That said, the example many of the aforementioned books and papers point to, the United States, actually proceeded in the same manner at one point with, implicitly, quite a degree of success. The American railroads were a public-private partnership: the Pacific Railway Act stipulated that railway companies could issue their own government-backed bonds and gave public land to them. It worked. According to the Library of Congress, the 45,000 miles of railway that were to be found in America in 1871 expanded by over 170,000 by 1900. In fact, America itself started as a public-private partnership of sorts, at least until the private part decided to cross the Delaware. Quite simply, public-private partnerships are, historically, as American as Johnny Appleseed and apple pie.

Furthermore, there are advantages to public-private partnerships that often mitigate any issues of accountability, according to McKinsey. There is a clear delegation of responsibility towards the private actor; there is long-term contract in place that will likely stretch beyond the electoral cycle and an incremental methodology need not be the case, at least significantly less so than with direct government action.

The Egyptian Case

Consequently, there’s little surprise that Egypt might very well focus on a system that worked so well for no other than America.

Moreover, while American partnerships were focused on American companies, contemporary applications need not be: Ms. Mashat explicitly outlined USD$3.2 billion worth of international partnerships for Egyptian business to harness the full power of international business and international partnerships to bring forward the vision of Egypt 2030. With that in mind, I’d advise Western business leaders to take an honest look at what is rapidly becoming the Egyptian case study in public-private partnerships and reconsider the long term.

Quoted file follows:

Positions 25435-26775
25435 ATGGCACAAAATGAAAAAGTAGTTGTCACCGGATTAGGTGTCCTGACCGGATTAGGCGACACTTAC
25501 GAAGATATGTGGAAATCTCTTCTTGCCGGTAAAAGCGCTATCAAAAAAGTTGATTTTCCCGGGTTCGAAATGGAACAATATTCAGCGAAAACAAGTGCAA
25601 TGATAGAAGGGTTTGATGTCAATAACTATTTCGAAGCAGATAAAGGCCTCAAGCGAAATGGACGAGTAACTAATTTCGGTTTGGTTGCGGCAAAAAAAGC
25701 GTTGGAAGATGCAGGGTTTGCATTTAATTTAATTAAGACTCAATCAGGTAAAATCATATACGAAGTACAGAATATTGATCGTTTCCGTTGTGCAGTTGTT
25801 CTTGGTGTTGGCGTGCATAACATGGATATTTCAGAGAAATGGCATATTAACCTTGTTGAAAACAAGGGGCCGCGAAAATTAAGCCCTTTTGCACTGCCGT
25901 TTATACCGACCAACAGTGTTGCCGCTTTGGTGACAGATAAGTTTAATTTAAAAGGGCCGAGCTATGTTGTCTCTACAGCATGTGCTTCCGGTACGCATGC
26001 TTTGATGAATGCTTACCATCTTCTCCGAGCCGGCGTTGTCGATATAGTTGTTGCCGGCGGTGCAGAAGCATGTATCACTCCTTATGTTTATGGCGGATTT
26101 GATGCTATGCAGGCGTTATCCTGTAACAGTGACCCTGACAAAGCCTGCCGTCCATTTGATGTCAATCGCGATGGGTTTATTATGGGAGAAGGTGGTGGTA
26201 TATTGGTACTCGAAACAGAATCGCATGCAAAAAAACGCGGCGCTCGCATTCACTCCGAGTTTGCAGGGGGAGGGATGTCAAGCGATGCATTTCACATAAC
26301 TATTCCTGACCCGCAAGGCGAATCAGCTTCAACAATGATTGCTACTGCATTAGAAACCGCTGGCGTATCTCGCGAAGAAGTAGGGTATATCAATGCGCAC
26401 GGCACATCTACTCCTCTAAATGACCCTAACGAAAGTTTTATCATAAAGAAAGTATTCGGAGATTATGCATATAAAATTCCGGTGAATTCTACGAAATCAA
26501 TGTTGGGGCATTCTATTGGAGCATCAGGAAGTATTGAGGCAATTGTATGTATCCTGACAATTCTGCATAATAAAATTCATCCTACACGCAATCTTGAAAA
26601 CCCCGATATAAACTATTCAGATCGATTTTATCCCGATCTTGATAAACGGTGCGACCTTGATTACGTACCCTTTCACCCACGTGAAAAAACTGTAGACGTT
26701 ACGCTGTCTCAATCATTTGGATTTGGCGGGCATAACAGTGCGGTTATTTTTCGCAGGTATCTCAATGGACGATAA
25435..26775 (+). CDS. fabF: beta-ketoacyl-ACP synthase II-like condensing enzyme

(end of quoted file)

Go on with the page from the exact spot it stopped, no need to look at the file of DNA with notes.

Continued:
In my experience, I found it close to crucial to choose the right framework for the project in order to ensure the right balance between ongoing feedback and a clear set of demands. Projects that focus on clear-cut deliverables such as infrastructure are best laid out at the start and a waterfall project management system adopted: clear demands, clear documentation, clear deadlines. However, projects in areas such as schooling or medical services often require both business and government to communicate and adapt to changing technological and social contexts, which in turn requires a greater degree of feedback and flexibility.

This is key to making certain that the problems which will invariably show up along the way are properly dealt with: ultimately, both business and government want clear-cut documentation for a bridge and most issues will be resolved by sticking to a well-laid-out initial plan. Meanwhile, both business and government need a framework to communicate and reach consensus on the best features an e-learning system might have.

Now, having millennia of history around probably helps with perspective but greater undertaking and working with the state to create long-lasting change shouldn’t necessarily be left to Elon Musk—at least Egyptian businesses seems to think so.